Thursday, January 20, 2005

Indiana Court: Once You Wed, Get to Bed!

No surprise, but Indiana's Court of Appeals upheld Indiana's gay marriage ban in a ruling yesterday. But what does the opinion of the court tell us about the nature of the debate?

From the Indianapolis Star

Today's ruling comes 12 months after judges Michael P. Barnes, Ezra H. Friedlander and James S. Kirsch heard final arguments in the case. The lawsuit drew court briefs from organizations ranging from the Indiana General Assembly to the Society of Catholic Social Scientists.

"The key question in our view is whether the recognition of same-sex marriage would promote all of the same state interests that opposite-sex marriage does, including the interest in marital procreation," Judge Barnes wrote for the court. "If it would not, then limiting the institution of marriage to opposite-sex couples is rational and acceptable under Article I, Section 23 of the Indiana Constitution."

Okay, first off I have to say "state interests" in "marital procreation" kind of gives me the heebie-jeebies. Is it just me or does it seem kind of creepy to hear judges and politicians talk about the institution of marriage like it is some sort of baby factory? Is Indiana's brain drain so disastrous that the state is worried that married folks won't produce enough children in the future? And don't get me started on the images brought to mind by the "Society of Catholic Social Scientists." These folks should be working over time to protect the children who will be future litigants once they are molested by priests who are shuttled from one church to another in order to hide their shame.

But as long as they brought it up, let's talk about our interest in marital procreation. Yes, I think marital procreation is a good thing. How about marriages where procreation is not possible, but where the home is still open to raising children who do not have families? Does the state not have an interest in supporting non-procreative marriages as well? Yes, and lo and behold, the state, in fact, does support those marriages, unless the couple happens to be of the same sex.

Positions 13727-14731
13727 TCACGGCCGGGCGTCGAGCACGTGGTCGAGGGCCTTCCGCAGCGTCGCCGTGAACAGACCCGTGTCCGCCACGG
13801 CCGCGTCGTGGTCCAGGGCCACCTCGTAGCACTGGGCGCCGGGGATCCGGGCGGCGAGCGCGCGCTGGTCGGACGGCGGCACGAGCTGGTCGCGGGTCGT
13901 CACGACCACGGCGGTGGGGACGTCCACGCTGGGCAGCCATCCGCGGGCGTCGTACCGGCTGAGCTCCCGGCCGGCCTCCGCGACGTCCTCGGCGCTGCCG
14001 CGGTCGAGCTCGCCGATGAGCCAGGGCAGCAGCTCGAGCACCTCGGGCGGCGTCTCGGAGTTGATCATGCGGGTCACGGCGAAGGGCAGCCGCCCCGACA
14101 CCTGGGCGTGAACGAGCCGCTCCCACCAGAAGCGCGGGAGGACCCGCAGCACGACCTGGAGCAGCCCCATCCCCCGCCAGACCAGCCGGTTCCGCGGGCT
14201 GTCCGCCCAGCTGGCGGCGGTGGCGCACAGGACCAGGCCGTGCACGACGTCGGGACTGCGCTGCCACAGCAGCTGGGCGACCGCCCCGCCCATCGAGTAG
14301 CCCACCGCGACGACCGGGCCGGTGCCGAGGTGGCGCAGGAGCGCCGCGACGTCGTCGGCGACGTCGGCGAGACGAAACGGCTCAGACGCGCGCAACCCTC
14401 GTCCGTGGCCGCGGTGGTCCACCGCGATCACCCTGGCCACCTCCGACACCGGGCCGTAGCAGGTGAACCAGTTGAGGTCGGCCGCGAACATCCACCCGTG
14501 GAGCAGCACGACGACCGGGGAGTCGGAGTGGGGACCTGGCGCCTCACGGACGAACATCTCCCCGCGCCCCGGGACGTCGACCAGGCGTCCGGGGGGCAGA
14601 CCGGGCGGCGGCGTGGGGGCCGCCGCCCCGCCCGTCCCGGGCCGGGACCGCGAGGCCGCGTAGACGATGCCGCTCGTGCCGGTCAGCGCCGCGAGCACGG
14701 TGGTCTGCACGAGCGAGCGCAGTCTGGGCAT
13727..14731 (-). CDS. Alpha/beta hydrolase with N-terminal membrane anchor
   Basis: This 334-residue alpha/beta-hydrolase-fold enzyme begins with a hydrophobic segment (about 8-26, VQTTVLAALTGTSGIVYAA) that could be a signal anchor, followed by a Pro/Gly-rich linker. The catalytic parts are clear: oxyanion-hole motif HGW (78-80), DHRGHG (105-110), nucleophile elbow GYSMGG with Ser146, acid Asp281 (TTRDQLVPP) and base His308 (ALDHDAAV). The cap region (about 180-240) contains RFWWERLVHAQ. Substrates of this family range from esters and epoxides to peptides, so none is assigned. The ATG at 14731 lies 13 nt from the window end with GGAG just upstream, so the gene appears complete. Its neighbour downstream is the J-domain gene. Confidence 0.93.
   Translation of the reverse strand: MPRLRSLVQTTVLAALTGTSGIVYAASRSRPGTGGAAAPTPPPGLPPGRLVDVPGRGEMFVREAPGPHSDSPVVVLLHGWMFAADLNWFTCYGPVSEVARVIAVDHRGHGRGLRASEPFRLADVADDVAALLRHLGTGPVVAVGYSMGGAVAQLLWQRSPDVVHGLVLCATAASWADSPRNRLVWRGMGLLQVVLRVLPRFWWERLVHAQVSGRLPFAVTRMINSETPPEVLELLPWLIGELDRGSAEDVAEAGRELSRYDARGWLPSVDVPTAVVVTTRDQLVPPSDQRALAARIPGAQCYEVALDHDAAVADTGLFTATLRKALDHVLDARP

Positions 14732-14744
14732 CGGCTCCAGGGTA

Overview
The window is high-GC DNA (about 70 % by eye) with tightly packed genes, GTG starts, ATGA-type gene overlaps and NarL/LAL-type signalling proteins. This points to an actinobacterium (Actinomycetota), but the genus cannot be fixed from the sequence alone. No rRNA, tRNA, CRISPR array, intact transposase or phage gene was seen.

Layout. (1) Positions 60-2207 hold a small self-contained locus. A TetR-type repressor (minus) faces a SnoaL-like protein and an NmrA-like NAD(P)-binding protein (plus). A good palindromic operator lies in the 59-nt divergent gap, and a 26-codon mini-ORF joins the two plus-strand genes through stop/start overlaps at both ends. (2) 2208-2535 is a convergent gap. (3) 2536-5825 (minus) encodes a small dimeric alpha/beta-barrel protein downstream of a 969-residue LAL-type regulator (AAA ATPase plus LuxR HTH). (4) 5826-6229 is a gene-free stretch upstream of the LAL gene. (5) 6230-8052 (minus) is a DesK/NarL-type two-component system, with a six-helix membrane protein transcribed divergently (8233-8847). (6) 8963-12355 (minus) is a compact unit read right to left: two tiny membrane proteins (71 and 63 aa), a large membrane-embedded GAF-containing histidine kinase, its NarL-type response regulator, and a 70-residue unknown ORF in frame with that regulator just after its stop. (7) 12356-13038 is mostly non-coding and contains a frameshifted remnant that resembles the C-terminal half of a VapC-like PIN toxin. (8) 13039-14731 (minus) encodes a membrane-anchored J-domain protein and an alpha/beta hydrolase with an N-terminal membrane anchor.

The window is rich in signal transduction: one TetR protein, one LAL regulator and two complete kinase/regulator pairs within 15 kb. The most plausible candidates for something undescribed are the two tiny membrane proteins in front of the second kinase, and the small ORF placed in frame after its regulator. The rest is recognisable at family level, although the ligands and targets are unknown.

In the Chicago Tribune's article (subscription required) on the story:

The court ruled that the ban did not violate the constitution because ``opposite-sex marriage furthers the legitimate state interest in encouraging opposite-sex couples to procreate responsibly and have and raise children within a stable environment.''

``Regardless of whether recognizing same-sex marriage would harm this interest, neither does it further it,'' said the ruling written by Barnes in which the other two judges concurred.

The court said that the ability of opposite-sex marriages to reproduce distinguishes them from same-sex couples and that the couples who filed the lawsuit did not establish that they had a ``core value'' right to marry and receive the governmental benefits of marriage.

So gay couples do not have a "core value" right to marry and receive the governmental benefits of marriage. The same article goes on to talk about how there are 10,000 gay couples living in Indiana. How does a court determine what "core value" rights are for 20,000 people who are in various stages of committed relationships? Is the right only granted to couples who can procreate? There are married heterosexual couples who cannot, or do not. Are core rights based on who stays together longest in stable relationships? I know lots of same-sex couples who have healthier and longer-lived relationships even by Dr. Phil's standards than some heterosexual people who are Republicans holding seats in the Indiana House of Representatives.

At the end of the day, the conservative argument is not fed by logic or reason. It is about prejudice and exclusion, and maybe fear of not obeying the Bible. Opponents of gay marriage can talk all day about how they "love gays" and how love-based their motivations are, but I don't buy it. What evidence of love is there from these people? And they can talk all day about how they are just following what the Bible says, too. But we are not stupid. I watch as they remain blatently disobedient to texts that receive a lot more real estate and weight in scripture. Texts that offer reason to believe and even anticipate that our "Biblical" understanding of marriage evolves over time. I see them ignore texts that reflect what true, fearless love looks like. I see these people for who they really are. And God does, too. Thankfully people change. I hope my attitude and my own set of prejudices do, since this promises to be an ugly fight.


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